Conceptual and methodological advances in habitat-selection modeling: guidelines for ecology and evolution

Joseph M. Northrup, Eric Vander Wal, Maegwin Bonar, John Fieberg, Michel P. Laforge, Martin Leclerc, Christina M. Prokopenko, Brian D. Gerber

Research output: Contribution to journalArticlepeer-review

52 Scopus citations


Habitat selection is a fundamental animal behavior that shapes a wide range of ecological processes, including animal movement, nutrient transfer, trophic dynamics and population distribution. Although habitat selection has been a focus of ecological studies for decades, technological, conceptual and methodological advances over the last 20 yr have led to a surge in studies addressing this process. Despite the substantial literature focused on quantifying the habitat-selection patterns of animals, there is a marked lack of guidance on best analytical practices. The conceptual foundations of the most commonly applied modeling frameworks can be confusing even to those well versed in their application. Furthermore, there has yet to be a synthesis of the advances made over the last 20 yr. Therefore, there is a need for both synthesis of the current state of knowledge on habitat selection, and guidance for those seeking to study this process. Here, we provide an approachable overview and synthesis of the literature on habitat-selection analyses (HSAs) conducted using selection functions, which are by far the most applied modeling framework for understanding the habitat-selection process. This review is purposefully non-technical and focused on understanding without heavy mathematical and statistical notation, which can confuse many practitioners. We offer an overview and history of HSAs, describing the tortuous conceptual path to our current understanding. Through this overview, we also aim to address the areas of greatest confusion in the literature. We synthesize the literature outlining the most exciting conceptual advances in the field of habitat-selection modeling, discussing the substantial ecological and evolutionary inference that can be made using contemporary techniques. We aim for this paper to provide clarity for those navigating the complex literature on HSAs while acting as a reference and best practices guide for practitioners.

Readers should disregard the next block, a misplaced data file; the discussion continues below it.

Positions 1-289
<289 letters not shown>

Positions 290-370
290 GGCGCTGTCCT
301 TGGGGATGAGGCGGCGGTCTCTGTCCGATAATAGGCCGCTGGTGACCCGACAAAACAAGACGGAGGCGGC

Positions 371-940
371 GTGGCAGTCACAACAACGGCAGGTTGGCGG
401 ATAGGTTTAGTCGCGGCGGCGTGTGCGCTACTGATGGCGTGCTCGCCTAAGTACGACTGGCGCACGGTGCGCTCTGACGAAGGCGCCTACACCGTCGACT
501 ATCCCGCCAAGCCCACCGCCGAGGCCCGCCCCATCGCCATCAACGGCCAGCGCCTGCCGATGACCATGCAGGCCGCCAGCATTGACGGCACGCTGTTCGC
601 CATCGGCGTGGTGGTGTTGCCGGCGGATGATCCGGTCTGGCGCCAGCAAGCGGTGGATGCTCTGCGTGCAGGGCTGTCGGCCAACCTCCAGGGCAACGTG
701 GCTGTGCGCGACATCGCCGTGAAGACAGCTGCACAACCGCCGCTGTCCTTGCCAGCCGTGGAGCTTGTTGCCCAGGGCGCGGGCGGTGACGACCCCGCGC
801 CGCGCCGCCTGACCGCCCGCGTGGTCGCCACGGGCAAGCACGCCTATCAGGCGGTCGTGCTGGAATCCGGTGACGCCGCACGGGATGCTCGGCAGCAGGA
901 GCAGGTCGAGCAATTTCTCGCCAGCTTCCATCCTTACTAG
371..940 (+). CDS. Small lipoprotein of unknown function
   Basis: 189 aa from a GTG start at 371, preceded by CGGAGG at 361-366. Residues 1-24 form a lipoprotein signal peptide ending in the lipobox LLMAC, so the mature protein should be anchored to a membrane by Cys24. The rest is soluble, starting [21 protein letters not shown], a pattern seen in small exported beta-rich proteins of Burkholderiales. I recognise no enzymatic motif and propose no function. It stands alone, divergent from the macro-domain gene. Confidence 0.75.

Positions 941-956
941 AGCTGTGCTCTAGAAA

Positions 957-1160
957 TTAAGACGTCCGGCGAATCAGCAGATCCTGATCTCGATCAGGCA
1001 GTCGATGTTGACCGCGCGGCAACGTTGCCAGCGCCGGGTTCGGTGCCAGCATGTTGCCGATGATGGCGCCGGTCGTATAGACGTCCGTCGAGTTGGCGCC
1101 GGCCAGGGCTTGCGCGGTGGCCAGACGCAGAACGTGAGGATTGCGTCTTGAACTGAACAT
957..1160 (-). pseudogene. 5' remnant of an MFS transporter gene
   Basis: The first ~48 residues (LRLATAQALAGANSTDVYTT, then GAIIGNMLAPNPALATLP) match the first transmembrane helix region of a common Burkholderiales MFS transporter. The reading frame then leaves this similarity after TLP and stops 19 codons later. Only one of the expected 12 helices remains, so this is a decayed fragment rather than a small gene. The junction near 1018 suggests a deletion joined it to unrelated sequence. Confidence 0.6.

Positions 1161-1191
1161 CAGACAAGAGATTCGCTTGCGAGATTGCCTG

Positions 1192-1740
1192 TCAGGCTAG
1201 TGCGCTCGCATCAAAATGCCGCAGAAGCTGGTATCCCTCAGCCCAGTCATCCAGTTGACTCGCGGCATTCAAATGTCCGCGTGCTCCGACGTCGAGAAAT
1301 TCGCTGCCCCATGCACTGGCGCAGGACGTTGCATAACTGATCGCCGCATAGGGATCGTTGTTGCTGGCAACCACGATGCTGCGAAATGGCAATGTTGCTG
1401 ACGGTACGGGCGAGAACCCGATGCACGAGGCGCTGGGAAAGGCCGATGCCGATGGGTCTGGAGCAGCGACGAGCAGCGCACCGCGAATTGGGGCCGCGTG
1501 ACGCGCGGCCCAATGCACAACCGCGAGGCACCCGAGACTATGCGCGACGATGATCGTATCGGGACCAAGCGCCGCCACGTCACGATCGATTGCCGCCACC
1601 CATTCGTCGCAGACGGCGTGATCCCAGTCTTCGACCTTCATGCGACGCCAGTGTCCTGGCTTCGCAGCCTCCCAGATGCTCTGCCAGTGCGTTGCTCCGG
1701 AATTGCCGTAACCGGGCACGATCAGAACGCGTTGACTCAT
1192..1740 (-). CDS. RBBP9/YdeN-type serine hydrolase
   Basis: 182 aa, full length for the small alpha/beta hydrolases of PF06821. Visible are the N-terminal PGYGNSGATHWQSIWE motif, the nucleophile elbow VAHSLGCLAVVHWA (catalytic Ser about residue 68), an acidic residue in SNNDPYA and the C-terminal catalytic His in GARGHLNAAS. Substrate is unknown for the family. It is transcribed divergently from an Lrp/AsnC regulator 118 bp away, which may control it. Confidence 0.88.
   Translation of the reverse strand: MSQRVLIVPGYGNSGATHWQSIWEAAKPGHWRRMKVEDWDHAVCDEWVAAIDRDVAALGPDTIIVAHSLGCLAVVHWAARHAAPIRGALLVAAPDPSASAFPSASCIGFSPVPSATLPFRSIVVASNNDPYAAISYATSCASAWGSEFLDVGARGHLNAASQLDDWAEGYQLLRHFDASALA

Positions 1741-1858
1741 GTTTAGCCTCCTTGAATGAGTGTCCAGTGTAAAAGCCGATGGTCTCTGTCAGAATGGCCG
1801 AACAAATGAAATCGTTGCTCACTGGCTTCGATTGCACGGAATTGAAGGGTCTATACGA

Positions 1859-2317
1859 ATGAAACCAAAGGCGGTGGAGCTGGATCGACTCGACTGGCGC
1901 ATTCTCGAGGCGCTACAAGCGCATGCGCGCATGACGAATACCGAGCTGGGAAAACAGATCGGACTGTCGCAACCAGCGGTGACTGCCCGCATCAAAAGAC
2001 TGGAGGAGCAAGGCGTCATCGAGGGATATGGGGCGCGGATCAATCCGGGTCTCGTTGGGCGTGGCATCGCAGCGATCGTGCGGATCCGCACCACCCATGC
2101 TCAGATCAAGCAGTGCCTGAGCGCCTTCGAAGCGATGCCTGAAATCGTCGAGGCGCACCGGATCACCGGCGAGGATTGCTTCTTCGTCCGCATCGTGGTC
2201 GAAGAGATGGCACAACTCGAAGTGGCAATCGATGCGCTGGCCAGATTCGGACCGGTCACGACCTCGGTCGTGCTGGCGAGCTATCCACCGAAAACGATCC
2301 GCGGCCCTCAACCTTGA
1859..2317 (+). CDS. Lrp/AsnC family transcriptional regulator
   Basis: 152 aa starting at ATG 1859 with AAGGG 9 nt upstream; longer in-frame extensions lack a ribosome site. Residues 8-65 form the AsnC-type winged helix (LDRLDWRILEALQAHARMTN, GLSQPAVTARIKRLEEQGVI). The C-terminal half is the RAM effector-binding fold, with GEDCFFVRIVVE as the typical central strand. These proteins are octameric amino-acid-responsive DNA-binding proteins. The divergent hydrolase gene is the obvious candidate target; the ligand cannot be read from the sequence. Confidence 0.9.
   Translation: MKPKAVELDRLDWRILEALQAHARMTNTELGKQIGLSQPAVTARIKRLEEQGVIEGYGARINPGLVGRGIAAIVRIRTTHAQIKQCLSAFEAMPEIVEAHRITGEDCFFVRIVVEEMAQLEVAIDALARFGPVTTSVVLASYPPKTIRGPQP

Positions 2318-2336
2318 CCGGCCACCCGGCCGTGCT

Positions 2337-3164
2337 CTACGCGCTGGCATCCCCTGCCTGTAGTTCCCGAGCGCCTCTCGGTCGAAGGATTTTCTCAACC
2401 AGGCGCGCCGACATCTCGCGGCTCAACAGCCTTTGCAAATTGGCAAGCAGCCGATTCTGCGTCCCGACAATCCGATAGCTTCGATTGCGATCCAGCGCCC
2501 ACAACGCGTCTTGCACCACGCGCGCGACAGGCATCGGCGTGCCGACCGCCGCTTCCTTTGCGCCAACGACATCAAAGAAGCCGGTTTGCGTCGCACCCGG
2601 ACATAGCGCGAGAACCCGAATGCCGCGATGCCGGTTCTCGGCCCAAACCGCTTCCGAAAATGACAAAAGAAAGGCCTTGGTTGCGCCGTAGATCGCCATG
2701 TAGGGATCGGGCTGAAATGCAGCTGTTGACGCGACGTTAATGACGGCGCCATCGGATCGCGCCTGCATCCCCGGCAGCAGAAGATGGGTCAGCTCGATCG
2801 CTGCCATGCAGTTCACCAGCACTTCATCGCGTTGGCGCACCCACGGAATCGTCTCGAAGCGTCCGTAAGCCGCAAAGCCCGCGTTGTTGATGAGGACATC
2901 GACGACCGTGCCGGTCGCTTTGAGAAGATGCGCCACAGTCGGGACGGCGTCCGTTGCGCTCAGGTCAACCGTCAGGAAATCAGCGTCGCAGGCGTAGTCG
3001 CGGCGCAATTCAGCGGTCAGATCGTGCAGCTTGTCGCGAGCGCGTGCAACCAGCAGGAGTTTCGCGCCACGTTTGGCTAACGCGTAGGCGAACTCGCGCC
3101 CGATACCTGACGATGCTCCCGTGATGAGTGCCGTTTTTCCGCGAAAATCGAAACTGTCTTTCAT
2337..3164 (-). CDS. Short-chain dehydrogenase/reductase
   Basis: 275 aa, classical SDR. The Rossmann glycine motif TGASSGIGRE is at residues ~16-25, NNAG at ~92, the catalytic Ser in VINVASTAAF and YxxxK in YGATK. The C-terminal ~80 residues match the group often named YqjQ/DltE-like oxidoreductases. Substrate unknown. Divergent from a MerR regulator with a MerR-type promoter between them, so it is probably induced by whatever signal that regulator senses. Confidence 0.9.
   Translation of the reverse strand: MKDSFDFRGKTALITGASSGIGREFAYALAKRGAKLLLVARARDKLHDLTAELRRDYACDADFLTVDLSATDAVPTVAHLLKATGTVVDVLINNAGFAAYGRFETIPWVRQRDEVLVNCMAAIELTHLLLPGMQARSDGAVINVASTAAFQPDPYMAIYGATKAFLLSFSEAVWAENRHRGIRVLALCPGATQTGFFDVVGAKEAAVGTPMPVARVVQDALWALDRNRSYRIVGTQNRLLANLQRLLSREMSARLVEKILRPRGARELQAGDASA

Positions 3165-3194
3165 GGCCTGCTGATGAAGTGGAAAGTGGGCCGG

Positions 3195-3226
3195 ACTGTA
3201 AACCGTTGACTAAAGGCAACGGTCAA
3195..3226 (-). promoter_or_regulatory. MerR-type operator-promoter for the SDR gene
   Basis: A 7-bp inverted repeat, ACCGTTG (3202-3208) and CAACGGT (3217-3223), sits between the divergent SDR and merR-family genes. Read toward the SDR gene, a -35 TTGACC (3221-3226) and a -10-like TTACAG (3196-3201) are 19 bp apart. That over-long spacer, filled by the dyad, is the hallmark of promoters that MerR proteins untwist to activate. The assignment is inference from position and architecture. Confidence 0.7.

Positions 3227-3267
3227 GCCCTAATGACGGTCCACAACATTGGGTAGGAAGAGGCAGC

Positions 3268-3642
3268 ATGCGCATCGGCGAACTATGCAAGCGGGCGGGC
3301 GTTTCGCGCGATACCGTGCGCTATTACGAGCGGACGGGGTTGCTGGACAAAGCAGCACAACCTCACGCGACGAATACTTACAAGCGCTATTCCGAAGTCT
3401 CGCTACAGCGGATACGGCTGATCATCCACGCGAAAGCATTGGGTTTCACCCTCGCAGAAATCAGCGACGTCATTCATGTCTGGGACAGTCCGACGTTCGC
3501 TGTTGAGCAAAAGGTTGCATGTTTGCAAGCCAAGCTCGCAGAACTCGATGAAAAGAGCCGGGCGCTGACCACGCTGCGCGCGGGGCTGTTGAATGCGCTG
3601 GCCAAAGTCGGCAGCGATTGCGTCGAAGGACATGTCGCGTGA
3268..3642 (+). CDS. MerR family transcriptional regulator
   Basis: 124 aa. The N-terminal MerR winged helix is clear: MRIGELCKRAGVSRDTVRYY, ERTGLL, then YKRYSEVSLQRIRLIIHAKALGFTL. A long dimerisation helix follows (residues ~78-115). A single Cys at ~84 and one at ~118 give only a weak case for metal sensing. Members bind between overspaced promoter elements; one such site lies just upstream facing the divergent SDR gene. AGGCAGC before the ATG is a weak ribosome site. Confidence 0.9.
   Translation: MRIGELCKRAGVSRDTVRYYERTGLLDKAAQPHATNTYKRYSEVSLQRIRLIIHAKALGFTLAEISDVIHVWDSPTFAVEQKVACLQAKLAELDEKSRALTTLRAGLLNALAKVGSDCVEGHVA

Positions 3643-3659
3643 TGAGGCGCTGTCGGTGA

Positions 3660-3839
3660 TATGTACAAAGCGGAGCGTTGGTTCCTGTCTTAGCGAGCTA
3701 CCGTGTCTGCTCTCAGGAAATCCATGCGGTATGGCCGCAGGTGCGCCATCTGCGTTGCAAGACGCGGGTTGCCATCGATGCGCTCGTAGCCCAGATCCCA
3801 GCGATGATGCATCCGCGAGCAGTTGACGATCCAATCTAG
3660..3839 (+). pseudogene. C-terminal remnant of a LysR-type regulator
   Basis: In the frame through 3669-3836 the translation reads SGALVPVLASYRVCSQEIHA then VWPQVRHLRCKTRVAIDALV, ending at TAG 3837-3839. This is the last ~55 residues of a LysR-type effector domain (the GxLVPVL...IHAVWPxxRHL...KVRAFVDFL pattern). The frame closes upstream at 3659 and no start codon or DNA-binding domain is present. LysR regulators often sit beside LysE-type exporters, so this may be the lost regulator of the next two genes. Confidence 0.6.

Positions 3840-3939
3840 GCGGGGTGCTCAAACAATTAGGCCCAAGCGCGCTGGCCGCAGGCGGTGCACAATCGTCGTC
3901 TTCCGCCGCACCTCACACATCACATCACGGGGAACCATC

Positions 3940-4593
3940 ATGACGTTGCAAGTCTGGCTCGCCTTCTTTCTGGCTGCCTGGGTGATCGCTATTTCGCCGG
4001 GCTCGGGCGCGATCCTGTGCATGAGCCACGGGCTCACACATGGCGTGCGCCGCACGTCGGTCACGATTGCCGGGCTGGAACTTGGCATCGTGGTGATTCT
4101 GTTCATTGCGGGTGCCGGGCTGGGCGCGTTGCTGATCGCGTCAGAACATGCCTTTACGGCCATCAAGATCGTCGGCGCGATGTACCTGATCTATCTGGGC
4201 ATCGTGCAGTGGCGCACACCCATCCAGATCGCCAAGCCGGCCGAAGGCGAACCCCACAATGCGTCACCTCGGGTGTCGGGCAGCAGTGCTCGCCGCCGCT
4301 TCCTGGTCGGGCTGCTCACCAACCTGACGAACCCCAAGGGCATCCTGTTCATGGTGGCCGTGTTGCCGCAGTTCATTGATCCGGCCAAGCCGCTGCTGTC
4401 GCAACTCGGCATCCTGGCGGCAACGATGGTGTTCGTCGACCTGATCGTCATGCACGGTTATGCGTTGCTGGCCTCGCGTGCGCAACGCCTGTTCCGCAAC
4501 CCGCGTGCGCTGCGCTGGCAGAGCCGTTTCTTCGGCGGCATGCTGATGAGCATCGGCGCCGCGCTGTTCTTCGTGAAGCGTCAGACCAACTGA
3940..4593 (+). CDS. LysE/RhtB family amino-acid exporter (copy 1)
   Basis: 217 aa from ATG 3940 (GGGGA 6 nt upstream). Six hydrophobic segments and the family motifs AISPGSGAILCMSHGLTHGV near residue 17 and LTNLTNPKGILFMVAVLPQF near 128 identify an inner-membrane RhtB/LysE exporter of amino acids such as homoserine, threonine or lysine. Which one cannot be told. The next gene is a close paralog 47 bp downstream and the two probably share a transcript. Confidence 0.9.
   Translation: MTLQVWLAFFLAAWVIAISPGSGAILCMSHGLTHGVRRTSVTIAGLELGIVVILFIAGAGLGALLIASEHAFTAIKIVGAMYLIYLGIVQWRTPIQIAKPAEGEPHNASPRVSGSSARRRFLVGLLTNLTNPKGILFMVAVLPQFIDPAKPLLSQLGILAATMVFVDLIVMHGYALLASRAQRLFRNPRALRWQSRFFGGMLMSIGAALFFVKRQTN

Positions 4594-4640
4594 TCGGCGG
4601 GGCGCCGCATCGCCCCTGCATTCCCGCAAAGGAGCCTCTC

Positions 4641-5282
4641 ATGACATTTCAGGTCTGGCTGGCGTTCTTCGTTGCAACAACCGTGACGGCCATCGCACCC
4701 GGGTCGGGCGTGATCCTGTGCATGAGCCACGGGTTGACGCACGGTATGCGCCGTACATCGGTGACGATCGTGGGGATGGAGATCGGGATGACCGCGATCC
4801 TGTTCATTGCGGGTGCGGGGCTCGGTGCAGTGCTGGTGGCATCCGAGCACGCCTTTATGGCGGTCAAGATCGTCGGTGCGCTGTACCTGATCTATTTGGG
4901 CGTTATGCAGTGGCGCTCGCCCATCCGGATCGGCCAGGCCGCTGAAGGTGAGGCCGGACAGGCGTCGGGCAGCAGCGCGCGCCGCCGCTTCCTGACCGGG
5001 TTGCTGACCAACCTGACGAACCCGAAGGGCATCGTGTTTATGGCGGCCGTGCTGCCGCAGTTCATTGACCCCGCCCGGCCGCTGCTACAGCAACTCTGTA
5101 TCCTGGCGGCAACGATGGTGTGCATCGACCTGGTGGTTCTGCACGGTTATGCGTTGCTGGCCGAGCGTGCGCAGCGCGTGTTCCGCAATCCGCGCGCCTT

Original languageEnglish (US)
Article numbere02470
JournalEcological Applications
Issue number1
StatePublished - Jan 2022

Bibliographical note

Funding Information:
The authors wish to thank the many colleagues and mentors that have helped to shape the ideas in this paper through countless discussion on this topic including G. Aarts, M. Boyce, M. Hooten, J. Matthiopoulos, P. McLoughlin, E. Merrill, and G. Wittemyer. M. Leclerc was a Banting postdoctoral fellow 2020–2022 (201909BPF‐431281‐74641) and acknowledges the financial support from FRQNT 2018‐2020 (#255026) and Environment and Climate Change Canada. B. Gerber's contribution to this work was supported by the USDA National Institute of Food and Agriculture, Hatch Formula project 1017848. J. Fieberg received partial support from the Minnesota Agricultural Experimental Station. This work was supported by the Natural Sciences and Engineering Research Council of Canada Discovery Grants to J.M. Northrup and E Vander Wal. J.M. Northrup and E. Vander Wal conceived the idea of the paper, all authors contributed directly to the writing of the paper, J.M. Northrup compiled the sections and all authors contributed to revisions.

Publisher Copyright:
© 2021 The Authors. Ecological Applications published by Wiley Periodicals LLC on behalf of The Ecological Society of America

PubMed: MeSH publication types

  • Journal Article
  • Research Support, Non-U.S. Gov't
  • Research Support, U.S. Gov't, Non-P.H.S.
  • Review


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